The humble ginger root could be the key to conserving the UK's largest and most spectacular terrestrial beetle "“ the stag beetle. Ecologists from Royal Holloway, University of London and the University of York have developed a series of new methods to monitor stag beetle numbers "“ including ginger lures to trap adult beetles and tiny microphones to detect sounds made by the larvae in their underground nests. Conservation efforts have been hampered until now because ecologists...

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2010-12-08 10:10:00

One of the world's rarest and most unique looking flies, the "terrible harry fly," has been rediscovered in Kenya for the first time since 1948, researchers announced on Wednesday. According to the AFP, Dr. Robert Copeland and Dr. Ashley Kirk-Spriggs of the International Center of Insect Physiology and Ecology (ICIPE) "found the fly, known as Mormotomyia Hirsuta, in its only known habitat, a cave-like rock cleft in Ukazi Hill east of Nairobi." It marked just the third time the species had...

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2010-12-08 08:53:17

Flying insects' altitude control mechanisms are the focus of research being conducted in a Caltech laboratory under an Air Force Office of Scientific Research grant that may lead to technology that controls altitude in a variety of aircraft for the Air Force. "This work investigates sensory-motor feedback mechanisms in the insect brain that could inspire new approaches to flight stabilization and navigation in future insect-sized vehicles for the military," said Dr. Willard Larkin, AFOSR...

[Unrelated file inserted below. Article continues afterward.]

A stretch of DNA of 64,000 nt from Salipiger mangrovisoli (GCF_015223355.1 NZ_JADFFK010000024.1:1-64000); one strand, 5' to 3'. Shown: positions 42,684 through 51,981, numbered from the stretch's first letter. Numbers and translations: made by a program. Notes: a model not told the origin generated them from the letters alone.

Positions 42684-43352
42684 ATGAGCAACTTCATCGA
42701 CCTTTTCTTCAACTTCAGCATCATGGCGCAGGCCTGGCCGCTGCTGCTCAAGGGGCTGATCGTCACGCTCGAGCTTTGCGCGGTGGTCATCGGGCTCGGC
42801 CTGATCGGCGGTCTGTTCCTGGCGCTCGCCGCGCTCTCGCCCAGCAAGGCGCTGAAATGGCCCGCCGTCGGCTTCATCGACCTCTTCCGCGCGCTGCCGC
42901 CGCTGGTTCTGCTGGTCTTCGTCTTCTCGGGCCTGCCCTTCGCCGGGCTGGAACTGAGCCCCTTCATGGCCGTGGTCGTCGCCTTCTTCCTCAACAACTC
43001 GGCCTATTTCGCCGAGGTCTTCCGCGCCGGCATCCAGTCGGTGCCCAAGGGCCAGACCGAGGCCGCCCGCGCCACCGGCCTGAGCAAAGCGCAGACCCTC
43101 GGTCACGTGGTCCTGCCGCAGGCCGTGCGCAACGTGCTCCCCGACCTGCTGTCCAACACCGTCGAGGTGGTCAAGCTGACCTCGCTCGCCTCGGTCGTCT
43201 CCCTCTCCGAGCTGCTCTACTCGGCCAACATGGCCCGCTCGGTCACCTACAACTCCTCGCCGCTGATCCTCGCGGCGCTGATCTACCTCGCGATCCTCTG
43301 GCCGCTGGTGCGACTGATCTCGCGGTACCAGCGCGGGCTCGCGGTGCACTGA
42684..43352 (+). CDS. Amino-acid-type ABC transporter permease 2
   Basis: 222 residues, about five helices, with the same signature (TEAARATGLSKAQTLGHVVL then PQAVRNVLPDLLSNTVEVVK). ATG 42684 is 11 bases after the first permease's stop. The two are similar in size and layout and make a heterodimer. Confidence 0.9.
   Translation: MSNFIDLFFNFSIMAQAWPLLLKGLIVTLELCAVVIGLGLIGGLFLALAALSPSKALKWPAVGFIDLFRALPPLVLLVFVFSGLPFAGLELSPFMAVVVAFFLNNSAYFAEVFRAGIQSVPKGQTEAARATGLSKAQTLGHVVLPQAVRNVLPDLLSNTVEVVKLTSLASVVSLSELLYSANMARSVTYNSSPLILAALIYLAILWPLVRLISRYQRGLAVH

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2010-12-06 07:55:00

Head lice shrivel in study as device hits the market Four years after the LouseBuster prototype made headlines when research showed the chemical-free, warm-air device wiped out head lice on children, a new study reveals that a revamped, government-cleared model is highly effective. "For a louse, it's like sticking your head out a window at 100 miles an hour; they're going to get dried out," says University of Utah biology Professor Dale Clayton, senior author of the study and a founder of...

2010-12-02 00:50:25

In Australia, when crossing from one state to another, travelers may encounter a quarantine stop and may be required to forfeit recently purchased fruits and vegetables as a hedge against invasive pests. But in the U.S., crossing state lines is free wheeling, according to researchers from the U.S., Australia and New Zealand, who evaluated the threat of invasive pests to states from within the country. "We concluded that the immediate threat from known invasive insect pests is greater from...


Latest Insect Reference Libraries

Tetragnatha extensa
2013-10-09 13:17:36